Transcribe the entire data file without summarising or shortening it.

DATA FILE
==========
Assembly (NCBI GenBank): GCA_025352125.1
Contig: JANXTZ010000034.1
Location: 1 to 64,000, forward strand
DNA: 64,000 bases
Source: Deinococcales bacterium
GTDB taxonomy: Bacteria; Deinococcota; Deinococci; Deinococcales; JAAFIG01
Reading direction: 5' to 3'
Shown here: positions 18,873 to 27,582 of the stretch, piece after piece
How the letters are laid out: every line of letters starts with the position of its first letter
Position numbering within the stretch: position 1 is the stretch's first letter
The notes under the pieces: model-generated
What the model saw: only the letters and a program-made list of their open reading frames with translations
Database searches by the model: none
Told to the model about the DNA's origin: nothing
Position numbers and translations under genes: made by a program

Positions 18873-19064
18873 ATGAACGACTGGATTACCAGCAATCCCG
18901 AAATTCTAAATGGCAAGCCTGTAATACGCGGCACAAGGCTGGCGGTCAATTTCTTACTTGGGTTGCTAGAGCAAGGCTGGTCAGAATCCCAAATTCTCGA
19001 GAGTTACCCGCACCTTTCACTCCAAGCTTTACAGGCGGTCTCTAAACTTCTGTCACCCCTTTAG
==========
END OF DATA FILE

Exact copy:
Assembly (NCBI GenBank): GCA_025352125.1
Contig: JANXTZ010000034.1
Location: 1 to 64,000, forward strand
DNA: 64,000 bases
Source: Deinococcales bacterium
GTDB taxonomy: Bacteria; Deinococcota; Deinococci; Deinococcales; JAAFIG01
Reading direction: 5' to 3'
Shown here: positions 18,873 to 27,582 of the stretch, piece after piece
How the letters are laid out: every line of letters starts with the position of its first letter
Position numbering within the stretch: position 1 is the stretch's first letter
The notes under the pieces: model-generated
What the model saw: only the letters and a program-made list of their open reading frames with translations
Database searches by the model: none
Told to the model about the DNA's origin: nothing
Position numbers and translations under genes: made by a program

Positions 18873-19064
18873 ATGAACGACTGGATTACCAGCAATCCCG
18901 AAATTCTAAATGGCAAGCCTGTAATACGCGGCACAAGGCTGGCGGTCAATTTCTTACTTGGGTTGCTAGAGCAAGGCTGGTCAGAATCCCAAATTCTCGA
19001 GAGTTACCCGCACCTTTCACTCCAAGCTTTACAGGCGGTCTCTAAACTTCTGTCACCCCTTTAG